Indeed, this was a year the industry knew would be challenging — or more challenging — going in, especially with regard to rising interest rates. Just not this challenging.

“Just a year ago, rates were quite low, and everyone thought rates were going up a point and a half, maybe 2%, something in that ballpark — that was the consensus prior to August of last year, when Chairman [Jerome] Powell said, ‘no, we’re really going to stomp on the brakes,’” Sullivan said. “Up to that point, we thought that rates would go up slightly, and we were modeling our projections on that; I don’t think there’s anyone who projected that rates would go up 5% in seven months — that’s unprecedented territory, and that’s what is causing the squeeze.”

O’Connor agreed. A year or so, banks were paying maybe a half-percent interest on deposits, he recalled, adding that most new CD products being advertised are featuring rates in the 4.5% to 4.9% range on the higher end, while rates on money-market accounts are coming up as well, numbers that reflect both the need to garner new deposits and growing competion for those assets.

“You have competition from other banks, internet-only banks, the security brokers — everyone is clamoring for those deposits,” O’Connor said. “And that certainly puts pressure on all banks, including community banks.”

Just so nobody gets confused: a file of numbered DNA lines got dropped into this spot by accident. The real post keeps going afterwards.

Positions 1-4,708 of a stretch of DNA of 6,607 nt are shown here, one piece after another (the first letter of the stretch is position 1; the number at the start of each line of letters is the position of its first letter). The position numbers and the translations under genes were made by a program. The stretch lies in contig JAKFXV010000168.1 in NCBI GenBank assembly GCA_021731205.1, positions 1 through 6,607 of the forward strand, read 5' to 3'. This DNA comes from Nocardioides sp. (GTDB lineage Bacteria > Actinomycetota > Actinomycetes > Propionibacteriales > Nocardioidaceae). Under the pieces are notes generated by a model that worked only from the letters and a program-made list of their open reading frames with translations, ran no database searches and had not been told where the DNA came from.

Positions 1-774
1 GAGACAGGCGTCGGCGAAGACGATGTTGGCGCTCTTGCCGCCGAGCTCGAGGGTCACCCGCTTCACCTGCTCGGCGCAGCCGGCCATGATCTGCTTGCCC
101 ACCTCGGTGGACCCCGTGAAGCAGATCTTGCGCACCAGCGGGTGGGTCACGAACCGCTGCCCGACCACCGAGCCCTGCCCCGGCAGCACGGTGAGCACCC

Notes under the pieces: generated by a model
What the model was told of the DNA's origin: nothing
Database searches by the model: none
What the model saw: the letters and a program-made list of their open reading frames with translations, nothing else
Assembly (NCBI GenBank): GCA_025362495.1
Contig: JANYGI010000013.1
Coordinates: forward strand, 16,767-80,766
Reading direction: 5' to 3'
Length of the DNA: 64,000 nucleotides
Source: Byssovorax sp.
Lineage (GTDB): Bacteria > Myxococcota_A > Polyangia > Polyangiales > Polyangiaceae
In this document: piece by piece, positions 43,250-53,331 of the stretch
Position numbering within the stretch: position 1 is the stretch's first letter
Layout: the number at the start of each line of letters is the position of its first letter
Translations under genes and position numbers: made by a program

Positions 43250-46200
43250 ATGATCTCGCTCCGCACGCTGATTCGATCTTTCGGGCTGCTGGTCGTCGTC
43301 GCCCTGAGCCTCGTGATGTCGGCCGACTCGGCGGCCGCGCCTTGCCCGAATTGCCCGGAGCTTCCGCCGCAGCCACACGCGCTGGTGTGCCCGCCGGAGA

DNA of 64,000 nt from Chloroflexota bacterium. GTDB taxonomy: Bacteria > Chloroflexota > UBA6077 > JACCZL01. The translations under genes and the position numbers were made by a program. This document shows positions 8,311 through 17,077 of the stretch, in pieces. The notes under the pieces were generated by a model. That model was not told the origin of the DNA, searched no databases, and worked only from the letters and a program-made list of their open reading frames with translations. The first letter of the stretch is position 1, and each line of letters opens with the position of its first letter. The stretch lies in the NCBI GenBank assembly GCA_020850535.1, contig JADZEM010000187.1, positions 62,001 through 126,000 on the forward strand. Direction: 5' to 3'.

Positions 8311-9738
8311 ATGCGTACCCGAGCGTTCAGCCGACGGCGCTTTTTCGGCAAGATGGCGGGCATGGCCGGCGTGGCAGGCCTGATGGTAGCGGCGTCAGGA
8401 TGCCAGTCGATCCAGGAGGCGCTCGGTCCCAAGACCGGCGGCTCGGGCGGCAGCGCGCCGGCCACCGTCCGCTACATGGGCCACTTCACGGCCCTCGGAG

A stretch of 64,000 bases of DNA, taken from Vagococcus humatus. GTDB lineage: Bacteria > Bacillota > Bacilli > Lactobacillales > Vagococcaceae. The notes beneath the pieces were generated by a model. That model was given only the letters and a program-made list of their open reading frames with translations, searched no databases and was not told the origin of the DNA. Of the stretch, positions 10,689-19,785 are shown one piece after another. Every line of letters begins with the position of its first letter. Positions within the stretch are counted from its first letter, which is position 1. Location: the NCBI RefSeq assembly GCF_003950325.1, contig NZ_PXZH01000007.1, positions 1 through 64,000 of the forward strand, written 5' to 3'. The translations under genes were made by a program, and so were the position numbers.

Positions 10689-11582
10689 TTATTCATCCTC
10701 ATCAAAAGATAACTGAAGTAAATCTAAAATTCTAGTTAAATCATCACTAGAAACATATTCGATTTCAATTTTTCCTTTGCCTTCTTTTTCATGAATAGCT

Institutions are adjusting to this landscape, said those we spoke with, but it’s going to take some time to fully adjust because the rate hikes came so quickly and profoundly.

And such adjustments take several forms, they said, including efforts to trade fixed-rate assets for variable-rate assets, initiatives that take time and come with their own set of risks — indeed, rates could, that’s could, go down quickly.

Dan Moriarty

Dan Moriarty says many ominous signs point toward a recession, which could bring more challenges for banks and their customers.

On the mortgage side of the equation, there aren’t many options. Senecal said PeoplesBank has been working to acquire mortgages written in areas that are still relatively hot, such as Cape Cod. Meanwhile, O’Connor said Westfield Bank and institutions like it are pushing home-equity loans, and there is a good market for them as homeowners look to take that equity and put it back into their homes or make other large purchases.